Tuesday, April 25, 2017

Science-ish Variety

-- A lot of the hoo-rah over the "March for Science" indicates a poor understanding of science? Color me shocked.

-- Leonardo of Pisa, better known as Fibonacci, is best-known today for the numerical sequence that bears his name. You start with 0, then 1, then the next number is the sum of the previous two numbers (so, 0, 1, 1, 2, 3, 5, 8...). Now, this sequence was actually known long before he lived in the late 12th and early 13th centuries. His actual major achievement was convincing Europeans to ditch the III's, IV's and XVIII's of the Roman system and adopt the Hindu-Arabic numerals we use today and employ the zero to denote positions such as tens, hundreds, thousands and so on. He demonstrated the simpler system in a book called Liber Abaci, which had nothing to do with candelabras but showed everyday folk how to use the new system to calculate in everyday life. While appreciated by many for his work, the fact that Liber Abaci also introduced "the word problem" into math is held by some -- most students doing homework -- to tarnish his legacy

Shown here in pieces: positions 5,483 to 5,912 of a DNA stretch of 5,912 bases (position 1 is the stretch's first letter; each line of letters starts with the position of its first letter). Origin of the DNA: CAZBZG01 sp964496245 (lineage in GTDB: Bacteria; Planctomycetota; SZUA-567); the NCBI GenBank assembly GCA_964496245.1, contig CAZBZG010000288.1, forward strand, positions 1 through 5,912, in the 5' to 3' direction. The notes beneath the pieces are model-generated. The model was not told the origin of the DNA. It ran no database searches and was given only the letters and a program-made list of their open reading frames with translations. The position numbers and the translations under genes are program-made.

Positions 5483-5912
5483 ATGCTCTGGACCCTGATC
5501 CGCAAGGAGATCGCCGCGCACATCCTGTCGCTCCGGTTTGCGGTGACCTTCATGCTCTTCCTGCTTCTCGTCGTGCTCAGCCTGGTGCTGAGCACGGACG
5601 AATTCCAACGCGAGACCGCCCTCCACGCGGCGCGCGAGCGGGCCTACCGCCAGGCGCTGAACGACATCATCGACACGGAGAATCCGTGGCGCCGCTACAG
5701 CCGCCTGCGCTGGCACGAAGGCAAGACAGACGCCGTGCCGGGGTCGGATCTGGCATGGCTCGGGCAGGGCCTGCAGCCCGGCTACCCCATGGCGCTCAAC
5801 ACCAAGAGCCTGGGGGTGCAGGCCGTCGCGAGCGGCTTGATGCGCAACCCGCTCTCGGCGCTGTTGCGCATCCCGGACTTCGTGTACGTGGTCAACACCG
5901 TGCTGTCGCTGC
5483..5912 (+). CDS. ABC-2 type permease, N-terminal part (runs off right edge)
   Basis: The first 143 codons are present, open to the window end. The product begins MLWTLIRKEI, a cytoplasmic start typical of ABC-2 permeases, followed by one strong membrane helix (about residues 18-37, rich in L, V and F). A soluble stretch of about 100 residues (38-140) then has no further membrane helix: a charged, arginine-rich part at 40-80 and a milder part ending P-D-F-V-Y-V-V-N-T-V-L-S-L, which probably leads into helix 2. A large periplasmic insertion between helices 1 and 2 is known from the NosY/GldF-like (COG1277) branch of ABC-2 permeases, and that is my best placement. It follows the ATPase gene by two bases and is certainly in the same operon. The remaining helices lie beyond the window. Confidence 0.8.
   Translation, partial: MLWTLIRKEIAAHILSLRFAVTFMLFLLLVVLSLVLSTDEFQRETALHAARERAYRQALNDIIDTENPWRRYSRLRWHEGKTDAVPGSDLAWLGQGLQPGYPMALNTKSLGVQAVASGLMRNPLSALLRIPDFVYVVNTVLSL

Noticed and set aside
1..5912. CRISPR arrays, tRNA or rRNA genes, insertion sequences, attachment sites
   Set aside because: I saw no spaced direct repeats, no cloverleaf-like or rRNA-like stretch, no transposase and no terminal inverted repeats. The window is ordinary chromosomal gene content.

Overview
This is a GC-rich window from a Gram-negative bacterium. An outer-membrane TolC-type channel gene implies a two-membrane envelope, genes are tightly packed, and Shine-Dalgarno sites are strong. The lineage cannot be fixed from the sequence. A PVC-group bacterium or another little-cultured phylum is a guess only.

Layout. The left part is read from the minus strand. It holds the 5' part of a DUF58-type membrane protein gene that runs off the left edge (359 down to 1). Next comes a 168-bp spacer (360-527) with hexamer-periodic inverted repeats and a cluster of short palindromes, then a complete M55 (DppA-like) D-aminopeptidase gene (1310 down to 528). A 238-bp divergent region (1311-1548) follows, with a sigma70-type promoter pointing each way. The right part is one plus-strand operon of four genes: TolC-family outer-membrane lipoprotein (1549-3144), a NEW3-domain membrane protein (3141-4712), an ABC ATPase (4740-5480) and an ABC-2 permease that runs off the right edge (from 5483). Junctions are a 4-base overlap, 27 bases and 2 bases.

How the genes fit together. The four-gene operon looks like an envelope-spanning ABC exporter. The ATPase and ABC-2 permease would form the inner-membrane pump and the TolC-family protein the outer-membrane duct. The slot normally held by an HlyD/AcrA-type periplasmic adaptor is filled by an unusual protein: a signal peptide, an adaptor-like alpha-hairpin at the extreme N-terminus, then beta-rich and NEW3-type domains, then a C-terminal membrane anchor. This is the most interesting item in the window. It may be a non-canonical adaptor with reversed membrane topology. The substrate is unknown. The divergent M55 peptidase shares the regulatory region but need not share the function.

-- Physicists have created a "superfluid" which has the property of "negative effective mass." Essentially, that means it reacts in precisely the opposite way you would expect: Push it left, it goes right. Although this is the first time such a substance has been created in a laboratory, most parents say that their children frequently demonstrate the exact same characteristics. And note: The substance acts like it has negative mass; it doesn't really have it.

-- Playing Monopoly in Klingon? "I have a house on that property. You owe me rent." "I burned down your house and slaughtered all of its residents. I owe you nothing."

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